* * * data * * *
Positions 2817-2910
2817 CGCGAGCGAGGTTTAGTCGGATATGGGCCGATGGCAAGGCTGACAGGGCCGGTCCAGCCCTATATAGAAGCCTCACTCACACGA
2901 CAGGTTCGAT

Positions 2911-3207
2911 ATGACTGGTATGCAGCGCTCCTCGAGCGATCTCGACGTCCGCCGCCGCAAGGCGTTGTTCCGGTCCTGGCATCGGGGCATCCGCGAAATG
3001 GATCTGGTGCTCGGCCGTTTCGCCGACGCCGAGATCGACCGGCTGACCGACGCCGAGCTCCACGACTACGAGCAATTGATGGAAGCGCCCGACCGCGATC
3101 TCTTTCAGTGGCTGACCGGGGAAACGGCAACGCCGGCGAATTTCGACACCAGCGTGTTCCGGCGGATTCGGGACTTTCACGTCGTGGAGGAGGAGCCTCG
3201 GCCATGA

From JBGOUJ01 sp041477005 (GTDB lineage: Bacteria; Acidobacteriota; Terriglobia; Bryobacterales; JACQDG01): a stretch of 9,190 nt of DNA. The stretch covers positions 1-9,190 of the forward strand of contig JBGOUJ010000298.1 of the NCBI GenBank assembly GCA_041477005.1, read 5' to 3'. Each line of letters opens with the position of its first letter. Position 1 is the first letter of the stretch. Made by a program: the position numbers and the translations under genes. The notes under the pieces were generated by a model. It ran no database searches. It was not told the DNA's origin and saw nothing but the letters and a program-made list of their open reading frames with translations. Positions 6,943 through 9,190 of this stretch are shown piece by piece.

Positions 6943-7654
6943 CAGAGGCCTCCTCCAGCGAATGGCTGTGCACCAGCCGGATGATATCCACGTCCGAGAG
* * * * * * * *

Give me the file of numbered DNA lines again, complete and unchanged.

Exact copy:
Positions 2817-2910
2817 CGCGAGCGAGGTTTAGTCGGATATGGGCCGATGGCAAGGCTGACAGGGCCGGTCCAGCCCTATATAGAAGCCTCACTCACACGA
2901 CAGGTTCGAT

Positions 2911-3207
2911 ATGACTGGTATGCAGCGCTCCTCGAGCGATCTCGACGTCCGCCGCCGCAAGGCGTTGTTCCGGTCCTGGCATCGGGGCATCCGCGAAATG
3001 GATCTGGTGCTCGGCCGTTTCGCCGACGCCGAGATCGACCGGCTGACCGACGCCGAGCTCCACGACTACGAGCAATTGATGGAAGCGCCCGACCGCGATC
3101 TCTTTCAGTGGCTGACCGGGGAAACGGCAACGCCGGCGAATTTCGACACCAGCGTGTTCCGGCGGATTCGGGACTTTCACGTCGTGGAGGAGGAGCCTCG
3201 GCCATGA

From JBGOUJ01 sp041477005 (GTDB lineage: Bacteria; Acidobacteriota; Terriglobia; Bryobacterales; JACQDG01): a stretch of 9,190 nt of DNA. The stretch covers positions 1-9,190 of the forward strand of contig JBGOUJ010000298.1 of the NCBI GenBank assembly GCA_041477005.1, read 5' to 3'. Each line of letters opens with the position of its first letter. Position 1 is the first letter of the stretch. Made by a program: the position numbers and the translations under genes. The notes under the pieces were generated by a model. It ran no database searches. It was not told the DNA's origin and saw nothing but the letters and a program-made list of their open reading frames with translations. Positions 6,943 through 9,190 of this stretch are shown piece by piece.

Positions 6943-7654
6943 CAGAGGCCTCCTCCAGCGAATGGCTGTGCACCAGCCGGATGATATCCACGTCCGAGAG